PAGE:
A different approach to your blog might look like this: “I found something interesting that confuses me - the Catholic Church used to accept LDS baptism and now they don’t. I read this letter that tried to explain it but it was confusing and seems to have circular logic in it. I’d like to understand this - could you help me?” I’ll grant that you may be looking for information but you have a very interesting, arrogant, and one-sided way of approaching it in your blog - it is very anti-Catholic.

And again, you miss the point. I didn’t cry foul about anti-Mormonism - I stated “As far as anti-LDS books, cites, blogs, etc. There are certainly ones out there that are mean, wrong, and total jerks. I don’t like them and I’m not LDS!” There IS a lot of anti-Mormon info out there, anti-Catholic too - as you point out.

My points are these: From my experience virtually anything that is said, by virtually anybody, that doesn’t praise LDS theology is called anti. Also virtually no one, according to LDS, can have virtually any valid opinion about LDS theology if they’re not LDS. Any opinion that doesn’t agree with LDS is not valid and is anti. This is my experience. I’ve seen many LDS put that same logic on the posts on this forum, many times in fact, and seen it over and over again in many places and it’s hogwash. And it’s also, to a point, what I see in your blog and your posts here Zerinus. I have to question to some extent how much learning and dialogue you really want to have based on some of your comments to mine and other posts.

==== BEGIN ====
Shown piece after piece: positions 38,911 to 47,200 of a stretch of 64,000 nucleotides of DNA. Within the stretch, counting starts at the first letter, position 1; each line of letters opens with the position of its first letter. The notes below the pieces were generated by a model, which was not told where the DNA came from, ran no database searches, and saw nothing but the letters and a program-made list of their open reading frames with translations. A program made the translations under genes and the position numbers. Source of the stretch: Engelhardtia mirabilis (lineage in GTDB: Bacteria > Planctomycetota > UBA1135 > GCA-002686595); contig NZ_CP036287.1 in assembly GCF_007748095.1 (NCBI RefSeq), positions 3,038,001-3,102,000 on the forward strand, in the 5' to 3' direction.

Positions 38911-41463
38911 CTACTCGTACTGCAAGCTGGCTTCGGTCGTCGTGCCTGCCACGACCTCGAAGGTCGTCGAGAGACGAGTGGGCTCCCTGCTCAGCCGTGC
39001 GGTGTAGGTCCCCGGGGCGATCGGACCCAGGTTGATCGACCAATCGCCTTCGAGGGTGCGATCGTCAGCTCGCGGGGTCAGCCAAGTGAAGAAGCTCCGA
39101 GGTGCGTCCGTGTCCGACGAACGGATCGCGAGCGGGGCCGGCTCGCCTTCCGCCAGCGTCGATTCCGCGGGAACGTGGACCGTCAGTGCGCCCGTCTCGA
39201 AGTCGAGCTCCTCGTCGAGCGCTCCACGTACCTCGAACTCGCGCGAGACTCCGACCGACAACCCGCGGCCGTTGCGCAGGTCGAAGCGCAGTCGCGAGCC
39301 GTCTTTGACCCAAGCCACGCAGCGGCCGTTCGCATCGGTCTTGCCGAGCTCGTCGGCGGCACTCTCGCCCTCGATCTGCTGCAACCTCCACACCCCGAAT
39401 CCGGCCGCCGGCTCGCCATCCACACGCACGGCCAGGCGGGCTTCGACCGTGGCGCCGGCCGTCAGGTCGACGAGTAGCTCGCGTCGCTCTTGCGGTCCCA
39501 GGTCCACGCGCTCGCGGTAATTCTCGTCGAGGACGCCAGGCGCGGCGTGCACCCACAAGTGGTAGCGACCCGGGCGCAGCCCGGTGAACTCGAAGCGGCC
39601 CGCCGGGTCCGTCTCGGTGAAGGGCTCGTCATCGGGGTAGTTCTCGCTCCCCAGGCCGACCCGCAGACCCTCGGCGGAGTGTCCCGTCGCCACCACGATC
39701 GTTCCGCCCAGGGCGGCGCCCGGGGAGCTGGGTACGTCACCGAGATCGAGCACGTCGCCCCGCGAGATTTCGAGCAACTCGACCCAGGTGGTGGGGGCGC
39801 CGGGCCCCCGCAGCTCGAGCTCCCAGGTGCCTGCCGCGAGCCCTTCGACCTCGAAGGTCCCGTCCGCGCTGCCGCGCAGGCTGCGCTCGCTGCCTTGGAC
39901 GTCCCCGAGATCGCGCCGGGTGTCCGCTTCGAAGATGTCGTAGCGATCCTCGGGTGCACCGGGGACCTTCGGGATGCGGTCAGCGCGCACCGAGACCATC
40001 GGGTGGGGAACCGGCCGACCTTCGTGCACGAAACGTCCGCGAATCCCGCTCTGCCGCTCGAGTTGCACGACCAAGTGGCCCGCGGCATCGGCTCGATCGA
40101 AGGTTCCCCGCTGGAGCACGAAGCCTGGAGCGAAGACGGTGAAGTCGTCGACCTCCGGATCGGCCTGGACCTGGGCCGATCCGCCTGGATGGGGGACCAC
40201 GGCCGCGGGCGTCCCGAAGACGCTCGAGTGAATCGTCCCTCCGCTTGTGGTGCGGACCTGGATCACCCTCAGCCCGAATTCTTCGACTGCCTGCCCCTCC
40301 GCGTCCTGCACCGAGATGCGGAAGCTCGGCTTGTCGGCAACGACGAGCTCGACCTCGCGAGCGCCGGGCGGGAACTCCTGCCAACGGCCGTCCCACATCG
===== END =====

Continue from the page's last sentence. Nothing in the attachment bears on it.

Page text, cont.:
When you approach things with this mindset it cuts off any form of true communication and dialogue before it ever starts. We can read your theology and scripture, we do understand it, we don’t have to be LDS to understand it. Anti-LDS is definitely out there and it’s wrong - but if everything is anti then’s what’s the point of trying to talk at all?

Secondly, because we do understand your theology and because we don’t agree with it and because we believe it leads people away from God instead of toward Him, we say what we say and try to have dialogue with LDS. You immediately take that as anti - it’s not. Anti is hate - trying to have a discussion with you Zerinus because we think your theology will lead you to hell is not anti - as I said in the post, if we didn’t really care, why bother? I’ve already prayed for you several times - is that anti?

The bigger point for me, especially after reading your blog, is that it doesn’t appear that you’re really here for dialogue and learning. You’ve pounded away on your question over and over and we’ve answered it - the answer is there’s not an answer for now. I could easily call your words and behavior and post anti - and it is to a point. But I’ve taken the time to respond to you and try and answer your questions and will continue to do so - that’s not anti.

Catholics are beat up every day in the press, all over the world - welcome to the big leagues Zerinus. What is said in some books and websites about LDS is minuscule compared to the what the Catholic Church is pasted with. We simply don’t get all crazy about worrying over the thriving anti-Catholic business - we have better things to do - we pray for them! :slight_smile: